The Taming of the Shrew at Thinking Cap Theatre

Beverly Blanchette, center, Melissa Ann Hubicsak, left, and Karen Stephens in The Taming of the Shrew at Thinking Cap Theatre. Photos by Nicole Stodard

By Jan Sjostrom

Is William Shakespeare’s bawdy comedy The Taming of the Shrew misogynistic or is it a forward-looking romp powered by strong women?

That’s a question Thinking Cap Theatre takes up in its re-imagining of the play in its production at the Broward Center for the Performing Arts’ Abdo New River Room in Fort Lauderdale.

From left to right, Randy Coleman, playing a merchant; Karen Stephens, playing Petruchio; and Pete Rogan as Vincentio in The Taming of the Shrew at Thinking Cap Theatre. Photos by Nicole Stodard

According to the company website director Nicole Stodard’s staging will “explore our shifting perceptions of what’s playable, offensive or funny.”

There’s much to enjoy in Thinking Cap’s staging, but there’s little doubt where Stodard stands. Instead of provoking thought, she often hammers home her viewpoint.

In Stodard’s adaptation of the 16th century play, the characters’ missteps into what 21st century audiences likely would regard as chauvinism are signaled by a flashing red button on a screen above the stage accompanied by a loud buzz, rather as though the play were a television game show.

From left to right, Randy Coleman, playing Grumio; Karen Stephens as Petruchio; Cameron Holder as a tailor; Noah Levine as Katherina; and Robert Ayala as Curtis in The Taming of the Shrew at Thinking Cap Theatre. Photos by Nicole Stodard

The cast is multiracial and women sometimes play men and vice versa. As Petruchio and Katherina, the main combatants in this battle of the sexes, Noah Levine and Karen Stephens change places for a while in Act Two to play each other’s roles. The point Stodard is making with this device is unclear, unless it’s to show how permeable gender boundaries have become.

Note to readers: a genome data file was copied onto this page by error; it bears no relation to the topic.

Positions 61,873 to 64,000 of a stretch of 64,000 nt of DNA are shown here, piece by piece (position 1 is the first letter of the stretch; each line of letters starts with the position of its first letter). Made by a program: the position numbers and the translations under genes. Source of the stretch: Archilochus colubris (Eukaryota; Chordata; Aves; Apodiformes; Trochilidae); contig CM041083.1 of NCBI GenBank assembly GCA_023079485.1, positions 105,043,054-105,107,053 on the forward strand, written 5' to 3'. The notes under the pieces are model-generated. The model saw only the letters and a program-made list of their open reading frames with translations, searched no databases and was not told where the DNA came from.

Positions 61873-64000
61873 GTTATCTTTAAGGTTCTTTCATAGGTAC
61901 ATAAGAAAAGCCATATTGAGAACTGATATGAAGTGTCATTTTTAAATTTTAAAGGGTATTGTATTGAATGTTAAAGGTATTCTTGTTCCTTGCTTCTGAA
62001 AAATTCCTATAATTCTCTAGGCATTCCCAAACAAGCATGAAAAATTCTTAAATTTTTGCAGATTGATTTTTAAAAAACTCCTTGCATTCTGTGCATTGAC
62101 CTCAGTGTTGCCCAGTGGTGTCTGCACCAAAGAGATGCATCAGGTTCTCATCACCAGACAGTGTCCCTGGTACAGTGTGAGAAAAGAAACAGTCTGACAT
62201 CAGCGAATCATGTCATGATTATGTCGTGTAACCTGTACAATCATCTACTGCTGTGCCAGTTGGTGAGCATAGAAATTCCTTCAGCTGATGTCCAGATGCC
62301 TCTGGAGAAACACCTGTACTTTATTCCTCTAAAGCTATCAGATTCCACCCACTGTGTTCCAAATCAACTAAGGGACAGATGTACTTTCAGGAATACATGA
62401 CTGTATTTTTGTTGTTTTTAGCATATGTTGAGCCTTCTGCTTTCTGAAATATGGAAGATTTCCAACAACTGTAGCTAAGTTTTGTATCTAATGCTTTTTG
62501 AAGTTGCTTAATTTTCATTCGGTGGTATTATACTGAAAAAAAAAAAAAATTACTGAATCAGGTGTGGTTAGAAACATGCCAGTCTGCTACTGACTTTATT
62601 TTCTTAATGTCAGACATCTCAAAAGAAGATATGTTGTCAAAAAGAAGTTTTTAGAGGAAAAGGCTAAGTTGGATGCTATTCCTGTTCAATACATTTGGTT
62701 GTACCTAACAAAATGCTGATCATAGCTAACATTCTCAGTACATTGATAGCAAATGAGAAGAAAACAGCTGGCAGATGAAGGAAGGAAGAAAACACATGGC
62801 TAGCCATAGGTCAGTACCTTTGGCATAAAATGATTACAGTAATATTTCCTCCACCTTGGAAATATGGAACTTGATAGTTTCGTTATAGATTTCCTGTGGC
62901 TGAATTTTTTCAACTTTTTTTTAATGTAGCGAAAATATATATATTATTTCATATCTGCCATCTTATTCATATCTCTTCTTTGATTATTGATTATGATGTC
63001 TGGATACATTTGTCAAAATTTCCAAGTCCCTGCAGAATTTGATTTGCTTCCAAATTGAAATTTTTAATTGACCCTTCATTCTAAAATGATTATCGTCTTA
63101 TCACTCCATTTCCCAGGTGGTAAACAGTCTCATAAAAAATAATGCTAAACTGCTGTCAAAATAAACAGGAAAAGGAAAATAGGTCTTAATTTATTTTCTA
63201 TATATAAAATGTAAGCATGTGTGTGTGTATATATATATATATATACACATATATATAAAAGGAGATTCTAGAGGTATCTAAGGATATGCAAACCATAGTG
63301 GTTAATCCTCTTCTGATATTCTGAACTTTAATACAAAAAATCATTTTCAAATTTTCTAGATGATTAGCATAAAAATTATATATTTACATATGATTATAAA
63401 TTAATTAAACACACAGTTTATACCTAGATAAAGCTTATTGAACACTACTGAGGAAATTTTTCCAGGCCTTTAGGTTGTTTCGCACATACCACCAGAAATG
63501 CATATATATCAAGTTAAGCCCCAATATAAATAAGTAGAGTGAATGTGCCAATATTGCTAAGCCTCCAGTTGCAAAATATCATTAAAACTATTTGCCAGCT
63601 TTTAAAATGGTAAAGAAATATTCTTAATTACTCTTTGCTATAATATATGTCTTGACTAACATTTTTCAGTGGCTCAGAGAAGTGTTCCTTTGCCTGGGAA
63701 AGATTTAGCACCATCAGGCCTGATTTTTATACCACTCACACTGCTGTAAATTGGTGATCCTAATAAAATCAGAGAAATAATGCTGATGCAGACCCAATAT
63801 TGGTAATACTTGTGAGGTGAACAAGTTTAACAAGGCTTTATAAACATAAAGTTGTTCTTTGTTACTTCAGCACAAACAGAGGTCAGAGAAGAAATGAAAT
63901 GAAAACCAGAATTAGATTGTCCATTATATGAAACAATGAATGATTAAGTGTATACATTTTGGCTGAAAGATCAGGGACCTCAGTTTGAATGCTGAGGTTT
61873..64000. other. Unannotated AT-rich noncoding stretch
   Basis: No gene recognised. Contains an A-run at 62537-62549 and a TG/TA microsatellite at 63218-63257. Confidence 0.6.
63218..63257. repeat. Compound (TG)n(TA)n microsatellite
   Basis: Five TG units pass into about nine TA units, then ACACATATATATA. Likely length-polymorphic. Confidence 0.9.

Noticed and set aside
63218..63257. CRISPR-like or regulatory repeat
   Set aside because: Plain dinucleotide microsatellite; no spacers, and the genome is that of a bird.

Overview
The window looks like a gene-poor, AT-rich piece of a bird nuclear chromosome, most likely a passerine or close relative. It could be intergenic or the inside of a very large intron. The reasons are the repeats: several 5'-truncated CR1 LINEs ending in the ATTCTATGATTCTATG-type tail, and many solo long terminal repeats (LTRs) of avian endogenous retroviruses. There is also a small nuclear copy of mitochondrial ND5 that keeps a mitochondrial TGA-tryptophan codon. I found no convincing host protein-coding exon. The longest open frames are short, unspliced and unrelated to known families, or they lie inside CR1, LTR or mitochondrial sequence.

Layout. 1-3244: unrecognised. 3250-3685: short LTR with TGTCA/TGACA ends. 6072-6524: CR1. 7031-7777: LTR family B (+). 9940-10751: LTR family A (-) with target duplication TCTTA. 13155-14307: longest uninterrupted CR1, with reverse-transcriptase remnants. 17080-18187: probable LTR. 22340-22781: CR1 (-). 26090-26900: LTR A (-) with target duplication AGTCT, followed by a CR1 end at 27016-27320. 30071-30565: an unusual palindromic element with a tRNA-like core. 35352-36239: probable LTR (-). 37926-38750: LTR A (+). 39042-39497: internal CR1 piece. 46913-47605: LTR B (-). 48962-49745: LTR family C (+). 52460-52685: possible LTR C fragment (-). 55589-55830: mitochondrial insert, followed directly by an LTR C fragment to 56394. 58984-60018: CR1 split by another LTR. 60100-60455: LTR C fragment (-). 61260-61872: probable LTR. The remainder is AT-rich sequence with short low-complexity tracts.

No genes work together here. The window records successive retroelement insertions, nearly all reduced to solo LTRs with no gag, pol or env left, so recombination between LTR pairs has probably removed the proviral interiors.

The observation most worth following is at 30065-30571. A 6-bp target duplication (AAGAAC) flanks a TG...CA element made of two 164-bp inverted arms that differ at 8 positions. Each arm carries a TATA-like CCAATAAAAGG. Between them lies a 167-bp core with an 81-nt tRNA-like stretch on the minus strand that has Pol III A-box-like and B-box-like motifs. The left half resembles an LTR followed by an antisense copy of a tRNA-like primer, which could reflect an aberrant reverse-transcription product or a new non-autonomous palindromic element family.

In the story, the wealthy Baptista seeks to get his shrewish daughter Katherina off his hands by giving her a fat dowry and barring her sought-after younger sister from marrying until Katherina is safely wed. The main thread follows Petruchio’s taming of Katherina. A secondary plot tracks the adventures of Bianca’s suitors and involves a lot of trickery and disguises.

Stodard sets the story in a modern-day corporate office where the characters are dressed in dull grey business attire. Christopher Sly, the drunk for whom Shakespeare’s play-within-a-play is staged, becomes a corporate pooh-bah.

From left to right Robert Ayala as Hortensio; Phillip Andrew Santiago as Lucentio; and Melissa Ann Hubicsak as Bianca in The Taming of the Shrew at Thinking Cap Theatre. Photos by Nicole Stodard

The performers don scraps of costumes, such as funny hats and capes, to indicate their roles in the play and a shift to Shakespeare’s era. Several actors play multiple characters.

Stodard fails to make a connection between the office framework and Shakespeare’s tale unless it’s to emphasize the obvious point that sexism persists today. Thankfully, Shakespeare’s words carry enough zest to override heavy-handed treatment and it’s possible to savor the places where the players land his saltier badinage.

Levine makes a better Petruchio than he does a Katherina. Armed with a smug smile and boundless self-confidence, Levine swaggers, coos and bullies his way past Katherina’s formidable defenses. But his pallid Katherina changes the balance of power between the characters so completely that much of the fun of seeing her tamed is lost.

Stephens reaches for the spitfire in Katherina but falls short of making Shakespeare’s lines sound natural and spontaneous. She seems to get more of a kick out of playing Petruchio.

Bill Schwartz comments drunkenly from the sidelines as Sly. Robert Ayala runs a marathon with wit and aplomb as Player Two, the Hostess, Biondello, Curtis and Hortensio.

Cameron Holder convincingly shapeshifts into a lord, Tranio and a tailor.  Randy Coleman brings irony to his roles as Player One, Grumio and a merchant. Pete Rogan plays Gremio and Vincentio and Phillip Andrew Santiago is the show’s Lucentio.

Melissa Ann Hubicsak’s Bianca is most fetching in a schoolroom scene with her disguised suitors. Beverly Blanchette plays Baptista as well as a hostess and a widow.

Thinking Cap’s production doesn’t really shed new light on the question of misogyny in Shakespeare’s play. But it might make you think about it after the show.

The Taming of the Shrew runs through April 3 in the Abdo New River Room at the Broward Center for the Performing Arts, 201 SW 5th Ave., Fort Lauderdale. Performances are held at 7:30 p.m. March 28-30, 3 p.m. March 31, 7:30 p.m. April 1 and 11 a.m. and 7:30 p.m. on April 3.

The show runs 2 hours and 20 minutes with one intermission. Tickets are available at or, by phone at (954) 462-0222 or at the Broward Center box office. Tickets cost $45 plus fees for regular admission and $25 plus fees for students.

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